Letter from Ralph Vaughan Williams to Katharine Thomson

Letter No.: 
24th May 1950.

The White Gates,


Dear Mrs. Thomson,

I believe that I am supposed to know nothing about the proposed visit of you and your singers to Dorking, and for that reason I have kept right out of all the discussions in the early stages.1
I was, of course, much flattered and touched by the idea, but I was always rather apprehensive and now that I have heard more details (and I hear you even propose three performances) I feel I must speak out and beg of you to reconsider the matter.
I know Dorking audiences.  They do not even come in great numbers to our own Festival, except for the “Passion”.  The local Dramatic Society is seldom well patronised and the visits of the London Philharmonic Orchestra have been given to half empty halls.  So I cannot hope that your visit will be anything but a failure in the matter of audiences, and to speak quite frankly I think that the “snob” value of my name has been overworked lately.
The idea is prevalent in Dorking that you have been invited to give this performance.  Is this so?  In addition I understand that all the arrangements at this end have been handed over to Miss Cullen.  She is very keen and capable but is already overworked and in her enthusiasm is apt to undertake more than she can manage and it is essential that her energies should be kept for what is really her chief job - that is, the Festival.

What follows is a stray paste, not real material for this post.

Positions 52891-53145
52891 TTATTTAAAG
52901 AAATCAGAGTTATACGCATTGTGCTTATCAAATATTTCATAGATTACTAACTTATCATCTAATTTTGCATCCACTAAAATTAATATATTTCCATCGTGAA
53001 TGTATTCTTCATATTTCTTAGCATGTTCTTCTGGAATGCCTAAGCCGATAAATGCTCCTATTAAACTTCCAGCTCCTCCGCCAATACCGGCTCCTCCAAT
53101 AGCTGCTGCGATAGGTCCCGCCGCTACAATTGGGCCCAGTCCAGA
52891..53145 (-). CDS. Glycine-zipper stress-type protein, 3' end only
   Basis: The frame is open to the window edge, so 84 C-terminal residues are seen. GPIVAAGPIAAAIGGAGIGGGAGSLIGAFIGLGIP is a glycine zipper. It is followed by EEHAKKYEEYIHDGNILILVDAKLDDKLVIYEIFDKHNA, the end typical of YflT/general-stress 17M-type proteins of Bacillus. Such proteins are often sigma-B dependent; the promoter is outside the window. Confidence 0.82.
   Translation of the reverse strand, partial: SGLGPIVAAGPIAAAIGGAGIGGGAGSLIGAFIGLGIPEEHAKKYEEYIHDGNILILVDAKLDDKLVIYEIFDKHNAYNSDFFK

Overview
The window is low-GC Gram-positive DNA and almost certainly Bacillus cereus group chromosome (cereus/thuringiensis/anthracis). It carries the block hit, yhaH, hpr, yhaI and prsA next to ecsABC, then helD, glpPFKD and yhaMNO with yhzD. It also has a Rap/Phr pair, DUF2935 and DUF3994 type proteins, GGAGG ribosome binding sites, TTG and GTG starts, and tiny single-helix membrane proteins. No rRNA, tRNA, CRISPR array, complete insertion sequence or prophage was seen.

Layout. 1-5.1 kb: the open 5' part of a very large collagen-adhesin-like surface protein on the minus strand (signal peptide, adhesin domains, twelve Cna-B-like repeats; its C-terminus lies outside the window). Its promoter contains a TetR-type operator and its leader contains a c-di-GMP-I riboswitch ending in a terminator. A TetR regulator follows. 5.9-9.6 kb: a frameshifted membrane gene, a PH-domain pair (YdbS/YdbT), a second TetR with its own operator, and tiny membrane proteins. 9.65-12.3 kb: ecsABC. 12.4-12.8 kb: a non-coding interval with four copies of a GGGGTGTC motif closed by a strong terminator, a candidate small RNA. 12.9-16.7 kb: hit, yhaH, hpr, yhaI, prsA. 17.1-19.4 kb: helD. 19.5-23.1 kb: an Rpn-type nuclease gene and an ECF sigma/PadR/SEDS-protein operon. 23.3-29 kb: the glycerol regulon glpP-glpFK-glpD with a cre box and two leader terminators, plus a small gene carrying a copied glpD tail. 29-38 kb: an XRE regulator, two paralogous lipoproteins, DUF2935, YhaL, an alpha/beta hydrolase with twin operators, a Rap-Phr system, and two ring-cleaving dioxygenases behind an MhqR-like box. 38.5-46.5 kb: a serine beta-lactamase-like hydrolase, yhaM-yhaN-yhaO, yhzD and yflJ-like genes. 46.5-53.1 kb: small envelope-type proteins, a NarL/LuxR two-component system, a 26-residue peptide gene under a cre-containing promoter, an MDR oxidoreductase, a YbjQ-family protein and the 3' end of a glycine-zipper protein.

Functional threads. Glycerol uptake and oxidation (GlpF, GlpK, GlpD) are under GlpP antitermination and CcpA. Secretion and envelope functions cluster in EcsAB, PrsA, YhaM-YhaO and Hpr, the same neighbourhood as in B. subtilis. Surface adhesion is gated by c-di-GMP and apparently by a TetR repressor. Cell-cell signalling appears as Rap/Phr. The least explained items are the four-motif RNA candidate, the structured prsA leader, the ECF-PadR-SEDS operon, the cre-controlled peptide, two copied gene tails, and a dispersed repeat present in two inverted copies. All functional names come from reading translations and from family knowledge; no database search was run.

I also hear that a local choir is to be recruited and trained by Miss Cullen to help in the choruses,  These will inevitably be drawn from our own local choral societies.  These singers have already as much to do as they can manage and “speaking as a fool”,2  though I know they would do anything to help me, I feel I cannot be a party to overworking a willing horse.
You know what affection I have for your singers and how much I admire their work and I want to save them from disappointment; also I cannot help feeling that to take a long journey and perform in a strange hall on a strange stage and to strange audiences with a strange orchestra would almost certainly prevent them from doing themselves justice.
So may I repeat that I advise you most strongly to abandon the project.  I say this with great sorrow because personally it would give me great pleasure to welcome you here and hear your performance, which as you know I have only heard at present in the rehearsal stages.
Yours sincerely,

R. Vaughan Williams

Mrs. Thomson,
84, Oakfield Road,
Selly Park,

1. It had been suggested by Tom Harrison that the Clarion Singers should give a performance of Sir John in Love at Dorking.
2. A phrase VW used to qualify apparently boastful statements, taken from 2 Corinthians ch 11 v 23.

Location of original letter:

Shelfmark of original letter: 
Add. MS 71536, ff. 32-33
General notes: 

Typewritten, signed.

Cobbe 537
Original database number: